Perspectives Online

Extension Conference 2007 emphasizes communication

UNC system President Erskine Bowles called extension 'North Carolina's greatest asset.'
Photo by Mark Dearmon

A knowledge-based global economy requires a college-educated workforce, UNC system President Erskine Bowles told a crowd of about 700 extension and engagement professionals in March. Yet in North Carolina, fewer than 20 percent of rural residents have a college education, and only 18 of 100 eighth graders today will complete a four-year college education.

"That's why I support what you do," Bowles said. "You are the university of North Carolina. You are what is making the state work today."

The three-day conference included more than 60 conference workshops (top and middle). CALS’ Dr. Lisa Guion announces plans to assess needs and set program objectives in all Extension districts. (bottom)
Photos by Mark Dearmon and James Parker
Bowles was the closing luncheon speaker at the 2007 State Extension Conference, held at N.C. State University's McKimmon Center March 12-14. Participants from seven outreach organizations at N.C. State and N.C. A&T State universities, including North Carolina Cooperative Extension, attended the conference. Other closing luncheon speakers included N.C. State Chancellor James L. Oblinger and N.C. A&T Chancellor Vic Hackley.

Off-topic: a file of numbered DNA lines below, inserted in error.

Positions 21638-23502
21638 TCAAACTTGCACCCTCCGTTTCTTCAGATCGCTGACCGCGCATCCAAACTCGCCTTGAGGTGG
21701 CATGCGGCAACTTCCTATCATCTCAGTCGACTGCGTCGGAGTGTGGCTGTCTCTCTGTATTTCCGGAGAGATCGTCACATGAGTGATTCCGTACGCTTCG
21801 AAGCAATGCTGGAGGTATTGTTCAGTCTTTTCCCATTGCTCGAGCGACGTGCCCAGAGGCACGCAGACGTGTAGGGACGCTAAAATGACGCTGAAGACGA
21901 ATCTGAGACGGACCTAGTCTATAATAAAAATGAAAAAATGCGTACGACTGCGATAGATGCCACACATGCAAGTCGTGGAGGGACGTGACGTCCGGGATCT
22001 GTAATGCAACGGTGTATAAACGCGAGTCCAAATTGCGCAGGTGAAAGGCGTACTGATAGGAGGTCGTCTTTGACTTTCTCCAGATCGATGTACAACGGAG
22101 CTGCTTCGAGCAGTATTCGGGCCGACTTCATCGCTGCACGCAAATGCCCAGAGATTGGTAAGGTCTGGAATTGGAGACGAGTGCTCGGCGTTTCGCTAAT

Shortly after taking the helm of the state's 16-campus university system last year, Bowles visited sites in eastern and western North Carolina, where Cooperative Extension and N.C. State's Industrial Extension Service are helping rural businesses achieve economic success. "I brag about extension everywhere I go," he said. "You are North Carolina's greatest asset."

The three-day conference opened with keynote speaker Dr. Vincent Covello, director of the Center for Risk Communication. Covello stressed the importance of keeping messages simple in high-stress situations and showing compassion, conviction and optimism.

Cooperative Extension employees heard updates from Dean Johnny Wynne of the College of Agriculture and Life Sciences, Cooperative Extension Service director Dr. Jon Ort and Cooperative Extension Program director Dr. M. Ray McKinnie. In addition, three individuals new to Cooperative Extension told the group about new resources that would be coming their way.

Dr. Jay Jayaratne, assistant professor and Extension evaluation state leader in Agricultural and Extension Education, described user-friendly evaluation tools he would provide to help employees improve their programs. Dr. Lisa Guion, associate professor of Agricultural and Extension Education, plans to hold institutes in all Extension districts to help employees learn to conduct county needs' assessments and set measurable program objectives.

Chrystal Bartlett, Extension marketing director who came on board in February, described plans to look at marketing from the consumer's perspective - how does what Extension offers meet customer needs?

Dr. Mitch Owen, new leader of Extension's Personal and Organizational Development group, recognized individuals who have contributed to the personal and organizational development of their colleagues over the past year. He also spoke about the need for inclusion, keeping focus and expanding the trainers involved in Personal and Organizational Development.

- Natalie Hampton